Comfort for Cancer Patients

As clinic facilities are renovated, a volunteer group adds amenities—and wellness programs—that make a big difference.
Comfort For Cancer Patients 1

Being treated for cancer can be overwhelming experience. Hyla Weiss learned that back in 2011 as she was battling breast cancer. She knew that the treatment she was receiving from Saint Barnabas Medical Center was excellent, but she was convinced the treatment environment could be even more soothing and supportive for patients and their families. And she thought it was time to bring new fashion to the traditional hospital gown.

So after she finished treatments, she vowed to take action. She enlisted her friend Suzanne Unger, whose mother had died of breast cancer, and the two created an organization called Comfort Project 360. Its mission: to create a supportive, comforting environment for patients and their loved ones in the Department of Radiation Oncology. Thanks to the Flo Okin Cancer Relief Foundation, Saint Barnabas Medical Center already had the initial funding for a physical remodeling, but Weiss and Unger wanted to take that project “360 degrees” to add better aesthetics, provide “simple comforts” to patients and families and offer wellness programs to help heal mind, body and spirit.

The new radiation oncology unit opened in 2013 to great reviews, but Weiss and Unger weren’t finished. “It was well received by patients, families, doctors and hospital staff, so we said, ‘Let’s complete the circle and go on to medical oncology,’ where patients spend a lot of long, hard hours getting chemotherapy infusions,” Unger explains.

That unit “hadn’t had a true makeover since it first opened about 20 years ago,” says Michael Scoppetuolo, M.D., chief medical officer for the Saint Barnabas Cancer Center. “Things were getting outdated and needed freshening up.” Before starting, Weiss and Unger also assembled focus groups and interviewed those who would use the space— patients, nurses and doctors—to better understand what they wanted and needed.

Work began about 18 months ago. The two waiting areas, hallways and reception areas were completely redesigned and decorated. They include artwork, with inspirational quotes and nature photography provided by the AP photography class at Livingston High School, the Livingston Camera Club and local photographers. “The goal is to change the environment so that it is helping body, mind and spirit,” Unger says. “And the photos are one of the most appreciated features.”

The hospital has 23 individual infusion rooms, facilitating comfort and privacy. “Most hospitals just divide the spaces with curtains,” Unger says. The next phase of the project is to enhance those rooms by adding more comfortable treatment chairs and guest chairs, nature artwork, motivational quotations, new TVs, cellphone and laptop charging stations and other amenities. That’s the goal of their upcoming fundraising efforts. (See “Raising Funds for the Cause,” at right.)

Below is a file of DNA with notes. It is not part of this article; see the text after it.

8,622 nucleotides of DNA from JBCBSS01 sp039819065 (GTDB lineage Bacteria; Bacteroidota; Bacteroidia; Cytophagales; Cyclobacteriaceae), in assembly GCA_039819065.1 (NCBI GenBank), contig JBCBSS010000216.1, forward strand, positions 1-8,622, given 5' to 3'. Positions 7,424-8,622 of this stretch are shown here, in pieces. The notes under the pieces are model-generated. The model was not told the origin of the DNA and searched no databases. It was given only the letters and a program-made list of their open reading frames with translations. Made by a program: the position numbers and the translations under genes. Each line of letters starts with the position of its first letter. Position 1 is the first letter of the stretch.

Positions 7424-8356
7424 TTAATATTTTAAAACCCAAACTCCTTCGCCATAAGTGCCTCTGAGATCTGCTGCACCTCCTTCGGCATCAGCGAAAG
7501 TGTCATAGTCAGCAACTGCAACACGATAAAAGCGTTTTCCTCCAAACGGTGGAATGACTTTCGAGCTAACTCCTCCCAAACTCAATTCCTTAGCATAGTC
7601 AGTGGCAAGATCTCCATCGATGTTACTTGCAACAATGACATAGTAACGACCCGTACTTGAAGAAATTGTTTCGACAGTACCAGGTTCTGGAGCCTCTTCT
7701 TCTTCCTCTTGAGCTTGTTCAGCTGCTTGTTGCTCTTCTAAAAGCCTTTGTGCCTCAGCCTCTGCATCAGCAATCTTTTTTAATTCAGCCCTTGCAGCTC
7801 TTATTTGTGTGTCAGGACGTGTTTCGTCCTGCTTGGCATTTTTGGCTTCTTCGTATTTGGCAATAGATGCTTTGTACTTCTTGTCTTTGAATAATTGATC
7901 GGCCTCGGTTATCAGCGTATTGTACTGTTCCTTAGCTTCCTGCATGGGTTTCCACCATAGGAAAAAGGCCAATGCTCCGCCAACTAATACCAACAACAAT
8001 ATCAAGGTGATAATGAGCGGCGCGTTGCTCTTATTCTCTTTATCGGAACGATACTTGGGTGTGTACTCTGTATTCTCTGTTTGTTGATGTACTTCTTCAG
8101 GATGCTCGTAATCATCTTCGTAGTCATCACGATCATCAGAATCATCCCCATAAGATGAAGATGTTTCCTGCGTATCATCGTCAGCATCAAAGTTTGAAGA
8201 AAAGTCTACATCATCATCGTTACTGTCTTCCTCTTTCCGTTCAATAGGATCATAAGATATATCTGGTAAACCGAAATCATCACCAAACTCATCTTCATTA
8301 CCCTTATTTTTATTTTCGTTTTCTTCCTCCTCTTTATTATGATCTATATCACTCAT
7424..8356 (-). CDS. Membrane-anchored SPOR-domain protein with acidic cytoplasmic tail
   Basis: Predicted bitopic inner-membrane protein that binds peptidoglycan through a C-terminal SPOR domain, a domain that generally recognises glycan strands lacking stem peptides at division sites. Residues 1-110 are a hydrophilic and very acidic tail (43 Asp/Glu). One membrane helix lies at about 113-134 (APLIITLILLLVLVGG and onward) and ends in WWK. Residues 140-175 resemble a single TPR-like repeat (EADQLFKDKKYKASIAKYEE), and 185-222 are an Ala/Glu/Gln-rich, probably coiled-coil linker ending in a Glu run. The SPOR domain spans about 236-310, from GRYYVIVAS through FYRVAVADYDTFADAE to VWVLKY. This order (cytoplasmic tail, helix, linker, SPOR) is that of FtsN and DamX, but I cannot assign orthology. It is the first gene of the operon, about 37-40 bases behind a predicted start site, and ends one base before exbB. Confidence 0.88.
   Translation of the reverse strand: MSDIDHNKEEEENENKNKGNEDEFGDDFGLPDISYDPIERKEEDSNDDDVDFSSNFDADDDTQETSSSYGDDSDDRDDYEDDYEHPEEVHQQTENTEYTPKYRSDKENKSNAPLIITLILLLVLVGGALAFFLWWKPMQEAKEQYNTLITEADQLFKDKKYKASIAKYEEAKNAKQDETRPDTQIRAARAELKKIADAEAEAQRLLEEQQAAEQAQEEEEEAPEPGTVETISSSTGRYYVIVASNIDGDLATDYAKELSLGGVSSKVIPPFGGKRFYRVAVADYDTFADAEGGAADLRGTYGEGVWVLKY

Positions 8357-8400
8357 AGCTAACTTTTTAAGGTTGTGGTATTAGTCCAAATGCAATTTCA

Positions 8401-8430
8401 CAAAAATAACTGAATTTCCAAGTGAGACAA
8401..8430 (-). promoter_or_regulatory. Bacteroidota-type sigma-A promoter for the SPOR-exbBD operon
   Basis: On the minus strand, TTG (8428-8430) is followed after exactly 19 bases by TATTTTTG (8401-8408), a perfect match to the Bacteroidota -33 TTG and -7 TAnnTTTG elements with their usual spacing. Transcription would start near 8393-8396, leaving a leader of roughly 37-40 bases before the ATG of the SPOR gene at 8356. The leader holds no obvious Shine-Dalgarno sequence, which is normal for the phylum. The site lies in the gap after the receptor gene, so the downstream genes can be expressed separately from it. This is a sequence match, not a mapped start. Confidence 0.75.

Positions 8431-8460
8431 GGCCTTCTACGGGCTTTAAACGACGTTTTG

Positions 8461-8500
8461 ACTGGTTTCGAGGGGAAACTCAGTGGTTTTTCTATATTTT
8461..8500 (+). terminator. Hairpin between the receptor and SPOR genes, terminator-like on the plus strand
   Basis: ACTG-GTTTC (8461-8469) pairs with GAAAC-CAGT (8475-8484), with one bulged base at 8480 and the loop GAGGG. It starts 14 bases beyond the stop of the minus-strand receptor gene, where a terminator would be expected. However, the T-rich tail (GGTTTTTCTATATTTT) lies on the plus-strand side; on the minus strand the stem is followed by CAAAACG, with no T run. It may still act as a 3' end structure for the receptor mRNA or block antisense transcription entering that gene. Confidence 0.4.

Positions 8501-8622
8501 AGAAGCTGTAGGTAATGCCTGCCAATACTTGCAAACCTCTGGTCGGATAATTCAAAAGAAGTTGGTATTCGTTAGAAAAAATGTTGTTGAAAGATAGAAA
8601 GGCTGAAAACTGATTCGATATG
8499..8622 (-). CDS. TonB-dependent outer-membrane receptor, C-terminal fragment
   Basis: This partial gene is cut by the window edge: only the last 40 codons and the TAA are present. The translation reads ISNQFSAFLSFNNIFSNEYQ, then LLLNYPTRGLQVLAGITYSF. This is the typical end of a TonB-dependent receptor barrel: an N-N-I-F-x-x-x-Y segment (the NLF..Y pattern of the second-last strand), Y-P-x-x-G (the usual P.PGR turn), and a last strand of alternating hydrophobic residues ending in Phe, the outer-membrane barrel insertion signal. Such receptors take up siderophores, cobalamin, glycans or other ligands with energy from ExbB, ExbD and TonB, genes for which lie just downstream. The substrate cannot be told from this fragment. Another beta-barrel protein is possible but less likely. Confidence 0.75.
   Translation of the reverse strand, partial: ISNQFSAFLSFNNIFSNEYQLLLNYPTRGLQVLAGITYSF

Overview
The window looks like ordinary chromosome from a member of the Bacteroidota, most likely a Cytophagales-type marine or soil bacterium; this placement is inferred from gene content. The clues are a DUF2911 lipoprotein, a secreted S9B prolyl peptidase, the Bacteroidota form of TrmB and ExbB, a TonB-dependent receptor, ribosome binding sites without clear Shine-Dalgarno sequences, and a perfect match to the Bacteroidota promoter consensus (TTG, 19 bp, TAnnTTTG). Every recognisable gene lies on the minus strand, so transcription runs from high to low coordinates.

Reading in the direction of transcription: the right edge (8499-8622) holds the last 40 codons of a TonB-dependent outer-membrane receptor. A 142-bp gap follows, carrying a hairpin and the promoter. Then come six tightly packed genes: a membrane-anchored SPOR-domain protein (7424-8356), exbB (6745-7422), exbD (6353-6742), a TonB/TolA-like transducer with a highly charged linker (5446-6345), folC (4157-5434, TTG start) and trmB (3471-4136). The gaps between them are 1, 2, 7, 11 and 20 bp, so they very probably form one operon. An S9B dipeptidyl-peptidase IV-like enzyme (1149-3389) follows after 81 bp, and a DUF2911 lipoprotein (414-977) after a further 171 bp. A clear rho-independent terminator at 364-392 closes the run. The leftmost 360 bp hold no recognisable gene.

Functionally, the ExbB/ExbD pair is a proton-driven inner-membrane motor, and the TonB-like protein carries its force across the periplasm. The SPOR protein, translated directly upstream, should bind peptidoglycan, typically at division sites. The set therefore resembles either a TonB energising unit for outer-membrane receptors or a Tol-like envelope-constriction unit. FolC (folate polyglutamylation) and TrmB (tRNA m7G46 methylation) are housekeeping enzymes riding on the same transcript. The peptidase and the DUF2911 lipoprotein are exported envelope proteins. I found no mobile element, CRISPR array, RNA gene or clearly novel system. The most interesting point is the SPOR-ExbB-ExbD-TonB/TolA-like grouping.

Besides the physical improvements, Comfort Project 360 continues to provide and expand on its patient-focused services. “One of the most beloved is the Comfort Cart,” Unger says. A throwback to the days of hospital candy stripers, the cart is wheeled around the center by volunteers who offer beverages and snacks. “The snacks were chosen based on suggestions by patients and staff of what people would want, and sometimes a piece of chocolate is just what you need,” she says. Snacks are supported by monetary donations, community snack drives and, beginning this summer, ShopRite supermarkets, which are partnering with Comfort Project 360 to help fill the cart.

Another program gives all patients a Welcome Bag that includes a blanket to keep them warm during infusion sessions, a deck of cards, fuzzy socks, a word search puzzle book and other items. The hospital gowns have been replaced with plush, comfortable robes. Finally, a program called It’s a Wrap gives scarves to women and hats to men in celebration of the end of their treatment.

The changes have had a real effect on patients and staff, Dr. Scoppetuolo says. “I think they make the whole process more comforting and relaxing. Hyla and Suzanne are very motivated women, and they have been nothing but fantastic helping us. They have done a tremendous job—I don’t know how they pull it all together.”

From that initial idea, Weiss and Unger and their team have helped raise about $1.6 million in their four years of work. “Both of us are so proud to be at this point,” Weiss says. “But without the community’s support—through donations and volunteering at all age levels—we couldn’t do this.”

“The artwork is beautiful,” adds Weiss. “These newly renovated spaces don’t feel like a hospital. They’re very uplifting. And we hope that the work of Comfort Project 360 has made the cancer journey a little easier.”

To learn more about cancer services at Saint Barnabas Medical Center, please call 973.322.2929 or got to RWJBH.ORG/SBMC. to share this article with a friend or to recommend it on your facebook page, visit MSXHEALTHANDLIFE.COM.

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